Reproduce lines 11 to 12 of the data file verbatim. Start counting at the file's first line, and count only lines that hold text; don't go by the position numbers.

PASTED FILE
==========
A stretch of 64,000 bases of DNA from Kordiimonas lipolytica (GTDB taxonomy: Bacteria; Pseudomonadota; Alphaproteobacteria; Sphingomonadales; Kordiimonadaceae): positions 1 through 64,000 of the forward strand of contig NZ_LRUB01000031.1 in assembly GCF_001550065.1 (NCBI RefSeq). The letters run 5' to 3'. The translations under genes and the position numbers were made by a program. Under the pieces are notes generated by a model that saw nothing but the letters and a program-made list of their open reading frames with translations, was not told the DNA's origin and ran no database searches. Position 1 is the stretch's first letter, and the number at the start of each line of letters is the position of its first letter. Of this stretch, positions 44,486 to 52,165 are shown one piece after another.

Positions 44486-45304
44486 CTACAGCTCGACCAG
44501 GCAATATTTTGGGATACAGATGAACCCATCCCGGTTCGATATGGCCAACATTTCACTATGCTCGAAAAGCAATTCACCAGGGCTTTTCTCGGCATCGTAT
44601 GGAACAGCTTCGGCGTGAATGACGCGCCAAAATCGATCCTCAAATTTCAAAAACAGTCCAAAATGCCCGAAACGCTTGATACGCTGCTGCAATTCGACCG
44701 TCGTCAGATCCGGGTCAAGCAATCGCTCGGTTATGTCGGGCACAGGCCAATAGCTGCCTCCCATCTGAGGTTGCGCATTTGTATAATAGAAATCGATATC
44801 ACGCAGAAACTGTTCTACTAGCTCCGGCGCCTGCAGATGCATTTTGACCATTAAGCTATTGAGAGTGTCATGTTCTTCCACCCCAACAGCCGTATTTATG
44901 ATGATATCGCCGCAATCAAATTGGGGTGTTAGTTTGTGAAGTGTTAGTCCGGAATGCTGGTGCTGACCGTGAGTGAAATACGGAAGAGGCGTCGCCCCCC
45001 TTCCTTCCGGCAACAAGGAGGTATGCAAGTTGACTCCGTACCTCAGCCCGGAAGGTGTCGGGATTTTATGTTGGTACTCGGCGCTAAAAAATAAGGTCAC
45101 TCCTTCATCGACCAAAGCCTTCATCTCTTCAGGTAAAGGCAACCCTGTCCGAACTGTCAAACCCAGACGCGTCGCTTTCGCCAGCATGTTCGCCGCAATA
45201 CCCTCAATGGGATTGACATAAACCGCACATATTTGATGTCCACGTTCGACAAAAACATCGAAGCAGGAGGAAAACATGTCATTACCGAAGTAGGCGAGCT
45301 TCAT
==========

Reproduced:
45201 CCCTCAATGGGATTGACATAAACCGCACATATTTGATGTCCACGTTCGACAAAAACATCGAAGCAGGAGGAAAACATGTCATTACCGAAGTAGGCGAGCT
45301 TCAT